When you think of Dishonored, what’s the first image that comes to mind? Rats, blades, haunted hearts and clockwork mansions? Perhaps it’s cramped streets, a bleeding whale, or an arterial river. For many of us, it’s a city. We asked Rob Dwiar, a garden designer, landscape architect, horticulturist and writer, to look at a specific aspect of those cities. The gardens. There’s a whole lot of meaning locked in the green.
Across two (and a half) games, Dishonored has created an immersive world, rich with intriguing lore, place-specific atmospheres and a believable society. All of that is wrapped in brilliant, believably-designed environments, where a distinct sense of place is always present. Whether you’re exploring palaces or cramped city blocks, navigating mansions or slums, each area has a sense of authenticity as a lived-in space, and the effect is not entirely aesthetic. By looking at the gardens scattered throughout the Isles, we can see how their layered and meaningful design elevates their importance from pleasant environments to important displayers of in-game themes, reflectors of in-game characters and exaggerators of underlying narratives.
Maybe the finest residence in the series is The Duke’s Palace in Karnaca, and straight away it has a clear connection to a larger Dishonored theme: the seas. The people of the Empire of the Isles rely on the sea and its beasts for fuel, power and food, and as a result have a strong attachment and reverence for the oceans. Situating the duke’s palace on a coastal islet is reflective of that relationship: it is connected, literally, to one of Dishonored’s most powerful themes and elements.
Its exposed location means it is a prominent visual display of prestige and influence, and it visibly exerts the Duke’s power over the city through a statement in design. The fact that the palace is built into the rocky outcrop, subject to the full force of the natural elements, shows a desire to have control over nature, imposing a manmade structure on a natural coastal feature.
The palace’s front garden brilliantly introduces and complements the building’s design while forming an imposing and intimidating entrance to the building itself. Clipped hedges form neat, enclosing boundaries, a central axis provides balance and control over the spaces, specimen plants impress and show horticultural prowess, and a pleasant, lily-filled water feature complete with elaborate fountain and massive, floating stepping stones shows a complete mastery of garden design.
Combine this with maintaining views over the landscape and sea, representing his desire to further his influence, and this garden’s design has already encapsulated the duke and his status. When representation was heavily used in gardens, during the Renaissance for example, it is widely accepted and understood that visitors would have understood the symbology on show. It is safe to say that this would be the case here, with visitors immediately understanding the meaning of the design of the Duke’s private paradise.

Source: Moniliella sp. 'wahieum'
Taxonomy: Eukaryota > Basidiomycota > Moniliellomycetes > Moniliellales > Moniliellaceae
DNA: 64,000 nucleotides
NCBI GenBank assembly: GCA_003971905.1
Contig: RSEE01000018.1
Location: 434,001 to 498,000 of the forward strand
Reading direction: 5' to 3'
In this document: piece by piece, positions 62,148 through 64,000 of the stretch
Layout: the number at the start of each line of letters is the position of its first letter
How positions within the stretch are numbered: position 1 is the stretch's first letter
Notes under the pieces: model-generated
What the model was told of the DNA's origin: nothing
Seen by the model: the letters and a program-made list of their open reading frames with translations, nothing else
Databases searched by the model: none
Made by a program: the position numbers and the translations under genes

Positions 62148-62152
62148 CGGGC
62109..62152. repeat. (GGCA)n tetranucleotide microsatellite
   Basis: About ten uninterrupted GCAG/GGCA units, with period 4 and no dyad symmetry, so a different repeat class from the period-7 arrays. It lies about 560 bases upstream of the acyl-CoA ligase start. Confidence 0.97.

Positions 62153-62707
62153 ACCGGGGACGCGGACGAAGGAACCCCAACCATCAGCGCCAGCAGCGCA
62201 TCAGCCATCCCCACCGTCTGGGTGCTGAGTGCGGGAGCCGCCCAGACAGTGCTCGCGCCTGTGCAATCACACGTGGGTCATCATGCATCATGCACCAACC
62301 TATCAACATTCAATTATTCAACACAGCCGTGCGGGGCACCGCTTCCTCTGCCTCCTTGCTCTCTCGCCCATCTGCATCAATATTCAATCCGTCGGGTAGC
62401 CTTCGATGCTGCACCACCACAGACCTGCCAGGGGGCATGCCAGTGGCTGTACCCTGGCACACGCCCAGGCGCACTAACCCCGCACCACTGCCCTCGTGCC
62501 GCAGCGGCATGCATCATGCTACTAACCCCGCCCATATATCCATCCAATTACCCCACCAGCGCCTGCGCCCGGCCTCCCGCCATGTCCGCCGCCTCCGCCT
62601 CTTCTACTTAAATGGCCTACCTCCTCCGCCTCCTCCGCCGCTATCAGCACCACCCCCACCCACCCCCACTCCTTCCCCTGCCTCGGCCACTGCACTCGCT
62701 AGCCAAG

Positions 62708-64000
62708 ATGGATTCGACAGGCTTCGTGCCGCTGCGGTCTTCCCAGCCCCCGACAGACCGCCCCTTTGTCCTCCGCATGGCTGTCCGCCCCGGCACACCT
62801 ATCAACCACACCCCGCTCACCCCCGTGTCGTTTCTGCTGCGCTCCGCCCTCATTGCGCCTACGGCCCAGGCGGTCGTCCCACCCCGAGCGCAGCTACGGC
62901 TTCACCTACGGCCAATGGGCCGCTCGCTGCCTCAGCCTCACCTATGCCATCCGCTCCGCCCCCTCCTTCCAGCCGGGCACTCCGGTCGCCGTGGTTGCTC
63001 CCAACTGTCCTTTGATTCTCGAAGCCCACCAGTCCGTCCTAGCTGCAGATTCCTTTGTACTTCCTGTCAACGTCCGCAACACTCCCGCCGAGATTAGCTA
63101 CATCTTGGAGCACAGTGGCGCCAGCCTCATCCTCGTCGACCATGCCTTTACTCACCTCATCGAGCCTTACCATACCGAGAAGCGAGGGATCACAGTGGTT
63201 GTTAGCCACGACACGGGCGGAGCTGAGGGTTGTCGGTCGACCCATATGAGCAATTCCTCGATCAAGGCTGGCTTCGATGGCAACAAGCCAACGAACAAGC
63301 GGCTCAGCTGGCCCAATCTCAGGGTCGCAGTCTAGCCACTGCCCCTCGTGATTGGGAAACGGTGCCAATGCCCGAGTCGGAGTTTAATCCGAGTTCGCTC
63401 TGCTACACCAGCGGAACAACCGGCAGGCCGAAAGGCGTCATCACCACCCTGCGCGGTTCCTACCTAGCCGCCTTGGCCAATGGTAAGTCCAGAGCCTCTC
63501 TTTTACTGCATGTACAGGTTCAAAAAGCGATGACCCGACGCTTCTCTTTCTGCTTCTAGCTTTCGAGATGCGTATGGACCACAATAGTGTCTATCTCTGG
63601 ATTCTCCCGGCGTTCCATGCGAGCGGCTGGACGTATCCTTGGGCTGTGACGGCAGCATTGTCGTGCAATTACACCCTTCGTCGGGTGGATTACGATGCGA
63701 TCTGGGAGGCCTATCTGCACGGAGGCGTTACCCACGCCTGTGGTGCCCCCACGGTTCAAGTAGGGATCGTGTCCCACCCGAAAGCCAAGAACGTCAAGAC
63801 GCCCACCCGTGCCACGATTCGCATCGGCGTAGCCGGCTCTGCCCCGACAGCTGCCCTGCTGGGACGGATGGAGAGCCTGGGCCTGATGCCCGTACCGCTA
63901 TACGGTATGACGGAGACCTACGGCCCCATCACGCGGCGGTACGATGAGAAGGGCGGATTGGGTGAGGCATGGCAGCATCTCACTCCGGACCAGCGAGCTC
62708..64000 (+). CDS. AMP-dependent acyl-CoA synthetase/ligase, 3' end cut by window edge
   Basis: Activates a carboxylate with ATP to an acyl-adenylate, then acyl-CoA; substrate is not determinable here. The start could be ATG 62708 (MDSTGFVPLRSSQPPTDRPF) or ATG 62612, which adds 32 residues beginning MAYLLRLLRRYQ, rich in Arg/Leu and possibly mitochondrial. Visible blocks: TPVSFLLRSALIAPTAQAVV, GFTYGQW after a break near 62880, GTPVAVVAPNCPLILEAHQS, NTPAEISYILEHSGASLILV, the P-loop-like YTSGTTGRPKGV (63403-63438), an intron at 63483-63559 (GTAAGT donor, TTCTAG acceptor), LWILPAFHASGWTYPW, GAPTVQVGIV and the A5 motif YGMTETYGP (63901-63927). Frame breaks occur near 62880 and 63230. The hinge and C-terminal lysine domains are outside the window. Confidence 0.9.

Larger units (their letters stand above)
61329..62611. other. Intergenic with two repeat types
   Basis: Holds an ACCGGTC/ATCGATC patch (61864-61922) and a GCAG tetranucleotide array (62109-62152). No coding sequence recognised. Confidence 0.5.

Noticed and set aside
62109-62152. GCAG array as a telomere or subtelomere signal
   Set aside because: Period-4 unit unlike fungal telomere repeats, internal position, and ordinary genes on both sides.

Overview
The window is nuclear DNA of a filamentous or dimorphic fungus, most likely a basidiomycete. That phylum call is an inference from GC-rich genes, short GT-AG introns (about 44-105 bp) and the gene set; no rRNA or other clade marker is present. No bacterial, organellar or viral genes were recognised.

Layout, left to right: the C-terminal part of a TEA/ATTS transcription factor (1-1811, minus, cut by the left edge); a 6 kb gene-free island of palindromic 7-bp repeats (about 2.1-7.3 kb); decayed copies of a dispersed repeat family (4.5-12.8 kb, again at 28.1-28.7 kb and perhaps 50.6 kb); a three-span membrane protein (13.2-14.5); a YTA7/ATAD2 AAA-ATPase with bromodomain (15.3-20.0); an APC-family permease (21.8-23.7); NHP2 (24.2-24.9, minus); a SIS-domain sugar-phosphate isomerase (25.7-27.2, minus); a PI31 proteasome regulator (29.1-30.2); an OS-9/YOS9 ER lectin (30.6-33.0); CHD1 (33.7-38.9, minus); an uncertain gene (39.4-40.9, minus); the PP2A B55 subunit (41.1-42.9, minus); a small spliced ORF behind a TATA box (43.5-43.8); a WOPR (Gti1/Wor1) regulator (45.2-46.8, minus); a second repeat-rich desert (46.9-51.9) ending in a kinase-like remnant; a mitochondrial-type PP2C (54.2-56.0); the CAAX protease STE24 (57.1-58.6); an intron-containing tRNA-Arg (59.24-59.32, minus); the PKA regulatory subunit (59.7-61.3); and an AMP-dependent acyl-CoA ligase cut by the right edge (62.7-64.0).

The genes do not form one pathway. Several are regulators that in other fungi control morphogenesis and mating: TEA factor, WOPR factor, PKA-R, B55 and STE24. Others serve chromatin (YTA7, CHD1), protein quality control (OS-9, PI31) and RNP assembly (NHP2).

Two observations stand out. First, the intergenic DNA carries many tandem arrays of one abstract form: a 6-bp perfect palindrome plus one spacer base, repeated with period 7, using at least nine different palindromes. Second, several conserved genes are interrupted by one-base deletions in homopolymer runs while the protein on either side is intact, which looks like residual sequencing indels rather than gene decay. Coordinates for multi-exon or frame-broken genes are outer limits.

The enormous back garden is a triumph in design, both aesthetically and in its meaning. The implementation of strong geometric shapes, as well as reinforcing the architecture of the building, exaggerates a theme of control and order in the design, and completes a total aesthetic and design approach. This aim for perfection through design is often seen in the gardens of the powerful: it constantly reminds the guest whose company they are in and how much power they have. Strong lines throughout evoke a sense of order and alignment, never interrupted with soft or informal curves, and are further accentuated and reflected by massive overhead pergolas – which also show a mastery of construction.
As well as reflecting a culturally-appropriate closeness to water again, the control of water can be seen as a pivotal, representative feature in gardens. For example, fountains and rills were often used in the gardens of cardinals to represent their journey, or desired journey, to become pope. As a result, there is often meaning behind the direction or length of a water feature or the number of jets in a fountain display; there must be a significance to the number of waterfalls in the Duke’s main water feature. His statue in the centre certainly represents his power generally, but also directly, over water, and, by extension, the seas.
All over the garden, opulence oozes from the design: the materials used are clearly of the highest quality and the plants chosen are obviously rare and expensive – massive olive trees, gnarled and characterful, mature hedges and unusual looking, bromeliad-esque plants. This demonstrates exotic tastes, and an overt need to show off his and his palace’s glory through the collection of fine and rare plants. This is reinforced by white and reflective materials seemingly draped over the whole design. As well as being a genuine Mediterranean design feature, the shiny, reflective tiles and white render walls help to accentuate the ‘Teflon nature’ of the Duke. Nothing sticks to him, getting away with cruel and unfair rule, and remaining untouched by blood flies while the rest of the city suffers.